12. Find Street Art
There’s an abundance of amazing street art in Amsterdam. This may be one of the more unusual things to do in Amsterdam, but I loved finding it here because it was like a little gift every time something new and colorful appeared from glass bottle sculptures, to Converse shoe planters to murals.
Keep your eyes peeled as you walk around town, whether for wall paintings, vibrant walkways or glass sculptures aboard boathouses.
13. Grab a Beer and Learn about Heineken
Definitely grab a beer if you’re looking for things to do in Amsterdam but you’re still in the mood to indulge in adult activities. (Did you know smoking pot/weed is actually illegal in Amsterdam?)
We also really enjoyed the Heineken Experience, which we were able to get a 25% discount on with our I amsterdam City Card.
The city’s beer culture is strong. If you’re not in the mood for a night club or the Red Light District, but want to go out visit one of the many bars in Amsterdam.
We enjoyed stopping at Brouwerij ‘t IJ to escape the rain after posing for photos with the bar’s outdoor windmill. (And truly Dan and I are more so day drinkers or a cocktail before bed at 10:00pm kind of people!)
14. Visit World Renowned Museums
Some of the best museums we’ve been to are in Amsterdam. Be sure to make your reservation for the Van Gogh Museum early because it gets booked up! (Great tip: use your I amsterdam City Card to nab a spot on their entry calendar!) And the Rijksmuseum (pronounced “rikes-museum) is gorgeous and definitely a museum we’ll go to again and again. (Both museums are a quick walk away from each other and on the I amsterdam City Card.)
15. Take Photos with the “I amsterdam” Letters
The “I amsterdam” campaign with Amsterdam’s tourism marketing office is one of the most successful we’ve ever seen. One of the most visible and successful pieces of evidence of this is the “I amsterdam” letters thousands of tourists take photos with everyday.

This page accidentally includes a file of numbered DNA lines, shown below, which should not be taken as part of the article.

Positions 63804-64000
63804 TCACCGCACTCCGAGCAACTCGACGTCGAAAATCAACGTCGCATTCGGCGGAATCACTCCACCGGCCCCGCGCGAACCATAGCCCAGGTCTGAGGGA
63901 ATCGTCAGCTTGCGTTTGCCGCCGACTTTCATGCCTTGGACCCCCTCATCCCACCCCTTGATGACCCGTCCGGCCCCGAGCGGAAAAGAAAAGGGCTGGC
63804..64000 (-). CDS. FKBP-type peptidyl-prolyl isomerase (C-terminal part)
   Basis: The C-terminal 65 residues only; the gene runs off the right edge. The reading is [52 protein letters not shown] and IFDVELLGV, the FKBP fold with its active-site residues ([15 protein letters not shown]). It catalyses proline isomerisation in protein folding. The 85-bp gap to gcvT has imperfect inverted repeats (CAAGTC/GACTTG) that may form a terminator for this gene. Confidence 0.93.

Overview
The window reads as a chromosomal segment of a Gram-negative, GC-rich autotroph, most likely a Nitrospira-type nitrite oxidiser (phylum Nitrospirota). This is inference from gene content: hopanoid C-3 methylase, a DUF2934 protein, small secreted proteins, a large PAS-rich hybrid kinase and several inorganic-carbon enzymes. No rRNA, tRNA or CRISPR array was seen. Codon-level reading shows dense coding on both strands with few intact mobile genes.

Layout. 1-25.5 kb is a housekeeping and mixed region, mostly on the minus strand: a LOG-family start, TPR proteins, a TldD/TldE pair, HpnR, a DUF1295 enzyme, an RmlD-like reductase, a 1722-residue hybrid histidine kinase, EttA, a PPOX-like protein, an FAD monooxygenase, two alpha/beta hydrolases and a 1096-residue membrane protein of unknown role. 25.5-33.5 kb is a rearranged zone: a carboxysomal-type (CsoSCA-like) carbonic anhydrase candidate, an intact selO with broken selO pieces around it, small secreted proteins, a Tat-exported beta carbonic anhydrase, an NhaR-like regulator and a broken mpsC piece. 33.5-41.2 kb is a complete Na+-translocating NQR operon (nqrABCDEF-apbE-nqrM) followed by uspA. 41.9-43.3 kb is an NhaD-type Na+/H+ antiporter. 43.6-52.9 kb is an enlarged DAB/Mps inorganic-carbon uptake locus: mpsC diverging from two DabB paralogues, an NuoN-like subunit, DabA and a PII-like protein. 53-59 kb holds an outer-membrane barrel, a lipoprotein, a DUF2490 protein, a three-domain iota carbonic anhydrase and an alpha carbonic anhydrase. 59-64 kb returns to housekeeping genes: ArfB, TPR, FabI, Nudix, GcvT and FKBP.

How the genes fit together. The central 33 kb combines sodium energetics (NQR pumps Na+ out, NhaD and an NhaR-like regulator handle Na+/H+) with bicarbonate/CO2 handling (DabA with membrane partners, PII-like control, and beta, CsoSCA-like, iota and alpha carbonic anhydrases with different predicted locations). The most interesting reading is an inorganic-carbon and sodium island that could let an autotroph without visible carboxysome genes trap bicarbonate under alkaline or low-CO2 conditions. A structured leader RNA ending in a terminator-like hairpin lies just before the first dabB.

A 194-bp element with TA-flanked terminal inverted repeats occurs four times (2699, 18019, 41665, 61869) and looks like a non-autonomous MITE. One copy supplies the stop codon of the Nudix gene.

Our favorite ones are very easily accessible in Amsterdam’s city center: it’s just across the river from Amsterdam Central Station, accessible by a short, free 5 minute ferry ride to the other side of the water. It’s right in front of the Eye Film Institute (also on the IAmsterdam card) and Sir Adam Hotel.
16. Take a Day Trip or Start a Cruise from Amsterdam
We know this technically takes you outside Amsterdam’s city center. However, Amsterdam truly is a wonderful home base for day trips to nearby cities, accessible by bus or train, and the starting point to many great river cruises.
It’s also a wonderfully easy place to take a day trip whether to Zaandam, or Edam, Leystad, Almere, Haarlem…the list goes on. You’ll find information about all of those destinations on our site within our Easily Accessible Bus and Train Trips from Amsterdam article.
Please note: we thank IAmsterdam and Emerald Waterways for generously hosting us. We also may make a small commission from affiliate links in this post but all opinions are ours and we bring you genuine content with real facts, photos, thoughts and recommendations. Always.
Traveling to The Netherlands? Also check out:
- Traditional Dutch Foods and Drinks to Try in The Netherlands
- Amsterdam River Cruise Itinerary: The Netherlands and Belgium
- 5 Money Misfortunes to Avoid Abroad